Telegraph UK: It has long been known as a culinary paradise, but in wealthy Singapore, middle-class families are now turning to food banks as the pandemic’s economic woes start to bite.
Job losses, stagnant wages and inflation have combined to plunge middle income families into unprecedented food insecurity. Charities warn the situation will get worse next year.
“We have a husband and wife who called us up and she was an executive and so was the husband. Both lost their jobs and you can hear the pain in their voice because they don’t know what to do, how to stretch dollars,” said Nizar Shariff, founder of Free Food for All.
He said in the initial stages of the pandemic, low-income families were hit the hardest as they lost their precarious jobs and had no social protection. During Singapore’s first lockdown last Spring, the number of people on his charity’s database suddenly spiked from 300 to 1,700 within 10 days.
But Mr Shariff said patterns of food insecurity were now shifting. “Right now, surprisingly, the numbers are increasing but they are coming from a different demographic. They are people who are staying not in rental flats but in purchased flats, middle income Singaporeans,” he said.
Mr Shariff’s observations have been backed by multiple food charities operating in a city state of 5.6 million that has little farming land and imports more than 90 per cent of its food.
Nichol Ng, the co-founder of the Food Bank Singapore and CEO of a food distribution business, said there had been a 25 per cent upsurge in food requests last year, but that supply chain issues would cause an even bigger problem in 2022 because of logistic shortfalls.
“The price of food has already gone up by 30-40 per cent and the logistics cost as well. We are gearing ourselves up for a great impact next year when more people will need to reach out for food aid,” she said. Salaries could not keep up with inflation on basic foods, she added.
“Chicken has gone up by 50 per cent in costs over the last 18 months – a basic staple in a multiracial country so it’s the number one protein… and I think it’s a matter of time for even the regular sliced breads that we eat to go up, maybe 20 or 30 cents per loaf.”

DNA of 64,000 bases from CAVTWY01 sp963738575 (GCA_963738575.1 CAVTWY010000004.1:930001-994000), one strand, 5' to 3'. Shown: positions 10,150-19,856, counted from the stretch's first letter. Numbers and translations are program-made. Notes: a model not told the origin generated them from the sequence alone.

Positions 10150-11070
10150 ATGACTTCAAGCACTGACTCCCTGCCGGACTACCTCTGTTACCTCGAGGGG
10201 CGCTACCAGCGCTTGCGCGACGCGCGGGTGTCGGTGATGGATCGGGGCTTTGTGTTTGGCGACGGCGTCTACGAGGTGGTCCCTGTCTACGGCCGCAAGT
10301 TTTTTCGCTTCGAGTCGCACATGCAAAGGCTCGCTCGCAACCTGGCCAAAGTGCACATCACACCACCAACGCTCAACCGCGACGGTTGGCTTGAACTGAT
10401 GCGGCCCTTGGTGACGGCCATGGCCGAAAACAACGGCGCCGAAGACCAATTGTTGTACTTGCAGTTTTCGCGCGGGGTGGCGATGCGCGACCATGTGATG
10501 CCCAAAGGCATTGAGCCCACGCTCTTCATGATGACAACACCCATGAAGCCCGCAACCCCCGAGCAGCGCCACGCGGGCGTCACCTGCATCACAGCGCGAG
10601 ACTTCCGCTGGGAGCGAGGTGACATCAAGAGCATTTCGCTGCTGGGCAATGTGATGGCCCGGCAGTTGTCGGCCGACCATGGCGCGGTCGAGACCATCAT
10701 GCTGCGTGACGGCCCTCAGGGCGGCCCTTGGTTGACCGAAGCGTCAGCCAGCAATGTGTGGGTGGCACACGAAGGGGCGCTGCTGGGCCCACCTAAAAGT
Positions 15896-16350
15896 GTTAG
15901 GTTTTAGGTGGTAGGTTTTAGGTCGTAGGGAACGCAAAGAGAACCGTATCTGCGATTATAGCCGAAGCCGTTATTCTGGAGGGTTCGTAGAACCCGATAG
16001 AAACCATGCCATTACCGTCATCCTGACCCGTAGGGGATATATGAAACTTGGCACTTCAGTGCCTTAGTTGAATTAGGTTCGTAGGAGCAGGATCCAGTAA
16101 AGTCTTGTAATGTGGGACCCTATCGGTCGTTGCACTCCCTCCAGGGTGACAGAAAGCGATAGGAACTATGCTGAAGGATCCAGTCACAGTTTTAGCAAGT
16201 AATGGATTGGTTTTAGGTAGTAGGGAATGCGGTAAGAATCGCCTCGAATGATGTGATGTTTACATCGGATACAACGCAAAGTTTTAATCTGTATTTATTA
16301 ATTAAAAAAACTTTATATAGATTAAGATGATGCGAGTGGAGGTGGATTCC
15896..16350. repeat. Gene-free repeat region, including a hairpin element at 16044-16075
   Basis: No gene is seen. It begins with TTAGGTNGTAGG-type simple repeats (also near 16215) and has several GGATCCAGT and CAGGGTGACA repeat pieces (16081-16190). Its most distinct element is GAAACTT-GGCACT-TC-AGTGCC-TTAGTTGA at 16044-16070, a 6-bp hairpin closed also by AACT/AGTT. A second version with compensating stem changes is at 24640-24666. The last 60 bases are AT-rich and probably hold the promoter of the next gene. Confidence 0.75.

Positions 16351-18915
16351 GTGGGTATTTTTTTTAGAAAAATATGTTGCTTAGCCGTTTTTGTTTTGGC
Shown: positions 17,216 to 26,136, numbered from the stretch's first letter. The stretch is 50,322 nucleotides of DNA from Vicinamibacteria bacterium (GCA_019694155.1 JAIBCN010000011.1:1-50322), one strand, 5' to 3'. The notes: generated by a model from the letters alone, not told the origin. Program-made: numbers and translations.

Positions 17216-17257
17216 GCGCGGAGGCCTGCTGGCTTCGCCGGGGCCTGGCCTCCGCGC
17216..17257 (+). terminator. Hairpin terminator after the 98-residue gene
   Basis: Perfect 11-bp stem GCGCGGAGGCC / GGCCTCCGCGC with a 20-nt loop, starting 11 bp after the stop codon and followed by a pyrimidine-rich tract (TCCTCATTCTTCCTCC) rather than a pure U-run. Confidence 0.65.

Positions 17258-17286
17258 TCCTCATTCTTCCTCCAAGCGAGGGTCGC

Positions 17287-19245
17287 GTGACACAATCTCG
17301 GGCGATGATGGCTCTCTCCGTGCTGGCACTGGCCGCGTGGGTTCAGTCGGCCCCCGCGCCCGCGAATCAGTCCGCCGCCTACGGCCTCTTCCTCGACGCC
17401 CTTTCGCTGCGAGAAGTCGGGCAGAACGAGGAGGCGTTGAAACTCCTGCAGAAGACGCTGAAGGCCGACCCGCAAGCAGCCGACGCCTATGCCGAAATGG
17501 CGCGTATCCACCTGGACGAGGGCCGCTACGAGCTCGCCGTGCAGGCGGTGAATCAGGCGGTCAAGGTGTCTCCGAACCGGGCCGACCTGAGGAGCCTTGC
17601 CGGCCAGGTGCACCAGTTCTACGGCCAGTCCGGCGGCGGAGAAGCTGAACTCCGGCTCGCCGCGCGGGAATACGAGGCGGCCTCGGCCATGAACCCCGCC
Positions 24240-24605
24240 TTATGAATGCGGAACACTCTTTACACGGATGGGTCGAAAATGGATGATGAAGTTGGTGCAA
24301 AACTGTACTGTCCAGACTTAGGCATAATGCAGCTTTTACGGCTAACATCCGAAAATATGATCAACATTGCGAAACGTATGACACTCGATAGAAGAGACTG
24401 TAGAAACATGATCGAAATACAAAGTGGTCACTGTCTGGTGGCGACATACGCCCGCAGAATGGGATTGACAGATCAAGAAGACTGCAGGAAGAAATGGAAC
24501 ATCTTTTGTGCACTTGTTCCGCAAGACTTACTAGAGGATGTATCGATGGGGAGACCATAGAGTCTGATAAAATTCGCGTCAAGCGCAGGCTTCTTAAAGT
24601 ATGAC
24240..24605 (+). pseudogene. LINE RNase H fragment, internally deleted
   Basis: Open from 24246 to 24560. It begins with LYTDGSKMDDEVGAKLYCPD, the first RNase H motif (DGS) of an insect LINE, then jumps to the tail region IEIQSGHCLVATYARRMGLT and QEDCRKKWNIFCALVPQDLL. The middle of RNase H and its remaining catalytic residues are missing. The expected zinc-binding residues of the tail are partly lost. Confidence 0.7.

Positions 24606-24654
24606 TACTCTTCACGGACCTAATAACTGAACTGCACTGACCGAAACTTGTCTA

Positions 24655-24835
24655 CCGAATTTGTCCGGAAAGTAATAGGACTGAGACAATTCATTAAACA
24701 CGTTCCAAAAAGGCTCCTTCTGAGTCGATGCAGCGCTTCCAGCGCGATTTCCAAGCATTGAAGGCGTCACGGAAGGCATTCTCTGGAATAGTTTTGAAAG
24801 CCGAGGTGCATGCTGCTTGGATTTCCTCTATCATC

The pandemic’s disruption to global supply chains has caused a surge in container shipping rates, which is driving up consumer prices on goods around the world.
But Ms Ng said natural disasters and the climate crisis were also contributing to Singapore’s inflation. “To give you an example, pasta has gone up by 50 per cent cost price because of the global shortage of wheat,” she said.
“The second thing we are seeing is a backlog of manufacturing. And the third is electricity and diesel prices so some of the factories in China have stopped producing on a certain number of days… that itself is also causing a lot of problems with the manufacturing of canned food products.”
In 2019, Singapore ranked as the world’s most food-secure nation in the Global Food Security Index. However, according to The Hunger Report 2019, commissioned by the Food Bank and carried out by the Singapore Management University’s Lien Centre, a significant chunk of the population was being left behind.
The report concluded that 10.4 per cent of Singaporean households surveyed had experienced food insecurity at least once in the last 12 month. And two out of five of these households experienced food insecurity at least once a month.
The pandemic brought new struggles, said Ms Ng, as freelancers in the gig economy were laid off. Under its Feed the City initiative last year, The Food Bank Singapore distributed one million meals.
Food charities believe part of the solution lies in a proposed “Good Samaritan Food Donation” law, which would protect businesses that donate uneaten or surplus food from liability issues.
Free Food For All has launched a campaign to encourage more homegrown vegetables, while Ms Ng said Singapore needed to better control its food wastage.
“All households need to start looking at how they consume their foods and ensuring that they throw less because in Singapore we throw away 30 per cent of everything that we import,” she said.
A ministry of social and family development spokesperson said “the prolonged and wide-ranging impact of the pandemic has affected lower-to-middle-income households, similar to other developed economies”.
The ministry said the government had responded “decisively” and committed close to 20 per cent of Singapore’s GDP in economic and social support, including measures like financial relief schemes for income loss, and grocery vouchers worth £165.
Asked last month if he was concerned about inflation, Lee Hsien Loong, the prime minister, attempted to dampen worries.
“The central bankers tell us not to worry, it is transient, that they are tapering off very gradually and then things will be all right again,” he said.
This article was originally published on: https://www.telegraph.co.uk/global-health/climate-and-people/singaporesmiddle-classes-turn-food-banks-inflationbites/